“I have to take the bus,” Griffith told WUFT. “With Uber and stuff you have to have a credit card, and it can’t be a prepaid credit card. I can’t get a credit card so I can’t use Uber. If there was no buses, you know, I’m not able to get around no where.”

Because of decreasing ridership, many bus routes, pick-up times and stops have been altered. But Griffith and other riders continue to use RTS over the alternatives.

“I mean I’ve waited anywhere from 10 to 45 minutes for a bus to come, but I live too far to walk (to work),” he said.

What changes have been made?

Chip Skinner said RTS and the University of Florida meet three times a year to check-up on bus routes. It’s important to the two entities that the buses are utilized efficiently and effectively, which is why routes continually change, Skinner said.

“We make sure underused routes are adjusted to help decrease wait time and crowdedness on highly used routes,” he said.

In the fall of 2017, RTS adjusted 12 bus routes and added two, according to the RTS website. The changes in routes were made to improve wait times on overused stops, while underused stops were discontinued or rerouted.

“Ideally in the future we don’t want people to wait longer than 30 minutes for a bus to come full circle from a route,” Skinner said. “We’re not there currently. We need funding, but someday we’ll get there. We keep monitoring the routes and changing them when necessary.”

Most students in Gainesville choose alternative modes of transportation, especially when it comes to late night riding, Skinner said.

“[RTS] surveyed people who use the later bus services and found that students prefer Uber and Lyft,” he said.

This makes it harder to keep bus services running late at night. If the buses are not used efficiently, there is no reason for the city to run them.

What do millennials think?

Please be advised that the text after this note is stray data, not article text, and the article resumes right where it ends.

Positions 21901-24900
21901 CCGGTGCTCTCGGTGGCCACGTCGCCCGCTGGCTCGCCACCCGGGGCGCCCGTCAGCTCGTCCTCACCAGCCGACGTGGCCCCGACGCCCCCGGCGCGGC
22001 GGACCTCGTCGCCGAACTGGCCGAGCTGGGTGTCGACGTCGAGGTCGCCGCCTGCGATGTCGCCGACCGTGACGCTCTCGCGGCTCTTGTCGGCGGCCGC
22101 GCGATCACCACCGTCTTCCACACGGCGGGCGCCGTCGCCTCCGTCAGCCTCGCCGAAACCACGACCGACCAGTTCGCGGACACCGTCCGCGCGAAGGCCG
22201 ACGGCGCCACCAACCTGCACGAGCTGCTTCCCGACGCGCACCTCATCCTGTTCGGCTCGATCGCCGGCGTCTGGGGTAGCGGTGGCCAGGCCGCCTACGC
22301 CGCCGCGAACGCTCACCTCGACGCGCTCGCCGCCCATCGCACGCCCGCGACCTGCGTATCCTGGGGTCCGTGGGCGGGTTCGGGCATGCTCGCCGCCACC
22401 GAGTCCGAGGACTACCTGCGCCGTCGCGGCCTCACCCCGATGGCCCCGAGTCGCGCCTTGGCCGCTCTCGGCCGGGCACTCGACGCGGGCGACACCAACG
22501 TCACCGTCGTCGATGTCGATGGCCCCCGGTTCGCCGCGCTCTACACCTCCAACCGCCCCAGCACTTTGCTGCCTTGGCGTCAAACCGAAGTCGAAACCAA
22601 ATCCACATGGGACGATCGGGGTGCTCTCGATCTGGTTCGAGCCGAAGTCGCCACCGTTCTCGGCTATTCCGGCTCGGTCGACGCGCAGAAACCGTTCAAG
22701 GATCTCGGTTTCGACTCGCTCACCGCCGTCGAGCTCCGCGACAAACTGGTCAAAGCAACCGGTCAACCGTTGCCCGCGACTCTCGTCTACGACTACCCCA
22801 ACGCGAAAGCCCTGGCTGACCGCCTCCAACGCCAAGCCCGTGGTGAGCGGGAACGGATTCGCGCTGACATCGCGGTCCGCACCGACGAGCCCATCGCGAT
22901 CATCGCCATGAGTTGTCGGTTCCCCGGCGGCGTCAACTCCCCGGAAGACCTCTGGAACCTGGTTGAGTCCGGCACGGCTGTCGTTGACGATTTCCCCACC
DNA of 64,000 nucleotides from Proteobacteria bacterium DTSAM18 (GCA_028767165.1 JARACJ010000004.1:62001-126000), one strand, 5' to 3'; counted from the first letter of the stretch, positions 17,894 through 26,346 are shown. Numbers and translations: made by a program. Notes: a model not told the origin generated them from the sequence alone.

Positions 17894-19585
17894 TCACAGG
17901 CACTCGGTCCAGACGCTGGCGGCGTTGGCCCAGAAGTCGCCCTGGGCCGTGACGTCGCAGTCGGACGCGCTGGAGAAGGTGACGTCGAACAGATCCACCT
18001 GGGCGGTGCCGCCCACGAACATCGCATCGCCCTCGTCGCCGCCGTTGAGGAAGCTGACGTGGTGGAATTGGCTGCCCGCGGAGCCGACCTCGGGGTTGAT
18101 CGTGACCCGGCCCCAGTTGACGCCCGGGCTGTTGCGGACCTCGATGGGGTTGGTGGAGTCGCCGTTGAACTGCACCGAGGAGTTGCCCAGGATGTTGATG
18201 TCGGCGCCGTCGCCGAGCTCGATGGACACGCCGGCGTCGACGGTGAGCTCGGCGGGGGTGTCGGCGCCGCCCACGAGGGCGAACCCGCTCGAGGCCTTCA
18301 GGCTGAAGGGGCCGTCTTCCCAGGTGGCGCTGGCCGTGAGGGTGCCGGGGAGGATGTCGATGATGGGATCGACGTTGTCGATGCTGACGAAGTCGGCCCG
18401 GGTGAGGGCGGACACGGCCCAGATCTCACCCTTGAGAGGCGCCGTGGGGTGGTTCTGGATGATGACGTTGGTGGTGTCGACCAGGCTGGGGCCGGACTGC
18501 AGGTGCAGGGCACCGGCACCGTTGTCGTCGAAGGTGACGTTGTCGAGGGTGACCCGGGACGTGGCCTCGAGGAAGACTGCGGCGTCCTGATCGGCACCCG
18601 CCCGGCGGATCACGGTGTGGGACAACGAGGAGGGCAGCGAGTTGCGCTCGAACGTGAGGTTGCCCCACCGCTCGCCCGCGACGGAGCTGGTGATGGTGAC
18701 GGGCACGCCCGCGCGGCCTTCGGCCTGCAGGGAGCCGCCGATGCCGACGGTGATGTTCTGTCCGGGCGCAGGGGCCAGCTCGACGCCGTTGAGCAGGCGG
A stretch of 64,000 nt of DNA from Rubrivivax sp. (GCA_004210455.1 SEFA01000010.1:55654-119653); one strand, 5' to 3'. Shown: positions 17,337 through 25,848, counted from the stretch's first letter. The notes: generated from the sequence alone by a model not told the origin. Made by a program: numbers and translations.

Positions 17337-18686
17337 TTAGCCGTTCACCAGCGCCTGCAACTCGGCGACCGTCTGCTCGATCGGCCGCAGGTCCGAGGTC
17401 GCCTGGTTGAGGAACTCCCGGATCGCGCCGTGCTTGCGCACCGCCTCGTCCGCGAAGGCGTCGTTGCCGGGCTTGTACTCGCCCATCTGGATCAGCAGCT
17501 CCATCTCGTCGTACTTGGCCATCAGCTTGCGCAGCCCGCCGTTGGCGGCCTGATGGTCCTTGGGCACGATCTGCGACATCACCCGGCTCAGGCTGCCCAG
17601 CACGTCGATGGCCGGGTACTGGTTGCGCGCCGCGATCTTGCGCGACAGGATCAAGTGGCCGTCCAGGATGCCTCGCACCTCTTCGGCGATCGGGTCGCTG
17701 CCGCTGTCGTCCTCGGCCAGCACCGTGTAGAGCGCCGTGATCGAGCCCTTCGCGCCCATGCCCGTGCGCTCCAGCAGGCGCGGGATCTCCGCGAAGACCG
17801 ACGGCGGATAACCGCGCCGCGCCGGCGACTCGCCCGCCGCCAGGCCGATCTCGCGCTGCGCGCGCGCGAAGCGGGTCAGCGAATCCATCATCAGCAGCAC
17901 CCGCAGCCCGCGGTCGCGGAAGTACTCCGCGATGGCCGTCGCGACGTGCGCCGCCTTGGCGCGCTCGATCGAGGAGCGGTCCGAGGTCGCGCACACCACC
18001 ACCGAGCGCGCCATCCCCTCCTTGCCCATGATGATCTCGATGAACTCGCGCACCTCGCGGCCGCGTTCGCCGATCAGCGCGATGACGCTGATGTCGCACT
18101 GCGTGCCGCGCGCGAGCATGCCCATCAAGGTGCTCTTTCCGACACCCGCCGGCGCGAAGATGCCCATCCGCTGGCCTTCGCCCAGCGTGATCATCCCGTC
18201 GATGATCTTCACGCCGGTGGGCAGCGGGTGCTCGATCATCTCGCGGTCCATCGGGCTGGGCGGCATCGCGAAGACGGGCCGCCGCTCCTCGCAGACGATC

Many students strictly use the bus to commute on campus, and prefer to walk, drive or scoot around Gainesville.

Christine Davis, a 22-year-old chemical engineering major, added to the 2.88 percent decrease. She now uses personal transportation over RTS to commute around Gainesville.

“I used to take the bus to campus all the time because I was living in Gainesville Place,” Davis said, “but I’m not the most punctual person. The bus wasn’t always reliable, and I hated having to stop every single second on my commute to campus, so I bought a scooter last March.”

Having personal transportation allowed Davis to keep flexibility in her schedule. She can get to class easily and grab lunch off campus quickly.

“I usually use my car over my scooter,” she said. “There’s still imminent danger when I’m scooting, so to me, my car is the safest option, especially if parking is lifted, and I have class at 5 p.m.”

When she goes out downtown, Davis and her friends prefer alternative transportation to the bus.

“If I’m going out at night with a group of friends, there a very small chance I might take the Later Gator Bus,” she said. “I’m Ubering because you can split the fare with your friends easily, and it’s fast.”

Davis’ friend, Yanely Garcia, a 20-year-old industrial engineering major, added, “Oh if it’s late at night and I went out, I’m calling an Uber over waiting for a bus any night.”

The younger generations determine the future of public transportation, and as it competes with other modes of transportation, RTS will continue to adjust its system, Chip Skinner said.

About Samantha Sontag

Sammi Sontag is a WUFT reporter and can be contacted by calling (850).206.2749 or by emailing ssontag@ufl.edu.